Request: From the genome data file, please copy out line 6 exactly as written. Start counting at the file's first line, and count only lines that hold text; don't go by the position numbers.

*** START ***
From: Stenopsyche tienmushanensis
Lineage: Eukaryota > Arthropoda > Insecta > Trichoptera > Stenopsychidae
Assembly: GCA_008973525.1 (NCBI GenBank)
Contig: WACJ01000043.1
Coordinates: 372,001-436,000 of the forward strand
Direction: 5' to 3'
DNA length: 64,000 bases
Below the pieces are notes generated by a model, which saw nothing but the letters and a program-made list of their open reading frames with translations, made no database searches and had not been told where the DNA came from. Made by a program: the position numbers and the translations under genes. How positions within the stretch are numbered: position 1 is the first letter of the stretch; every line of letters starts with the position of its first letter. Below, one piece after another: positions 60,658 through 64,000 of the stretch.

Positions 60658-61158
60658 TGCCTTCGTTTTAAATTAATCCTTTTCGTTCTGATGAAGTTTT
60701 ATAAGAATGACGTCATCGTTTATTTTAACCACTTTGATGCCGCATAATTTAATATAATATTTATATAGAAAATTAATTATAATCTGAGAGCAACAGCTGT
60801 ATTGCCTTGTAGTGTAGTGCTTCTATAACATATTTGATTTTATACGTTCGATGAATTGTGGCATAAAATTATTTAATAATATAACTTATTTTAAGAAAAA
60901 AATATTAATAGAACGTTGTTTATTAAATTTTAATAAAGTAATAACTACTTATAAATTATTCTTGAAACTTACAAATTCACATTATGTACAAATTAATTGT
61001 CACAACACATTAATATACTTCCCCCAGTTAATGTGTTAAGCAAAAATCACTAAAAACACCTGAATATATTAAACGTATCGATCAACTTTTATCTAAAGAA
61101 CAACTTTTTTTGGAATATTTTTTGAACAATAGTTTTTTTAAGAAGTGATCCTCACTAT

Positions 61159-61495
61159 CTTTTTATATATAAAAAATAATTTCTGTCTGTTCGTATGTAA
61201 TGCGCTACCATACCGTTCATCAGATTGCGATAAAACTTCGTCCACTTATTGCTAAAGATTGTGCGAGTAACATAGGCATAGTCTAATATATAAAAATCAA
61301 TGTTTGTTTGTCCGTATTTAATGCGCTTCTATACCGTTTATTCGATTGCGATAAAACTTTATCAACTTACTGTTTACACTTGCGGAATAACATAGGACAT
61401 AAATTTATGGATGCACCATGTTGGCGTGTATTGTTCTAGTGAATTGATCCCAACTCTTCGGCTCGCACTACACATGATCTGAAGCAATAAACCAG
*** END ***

Direction: 5' to 3'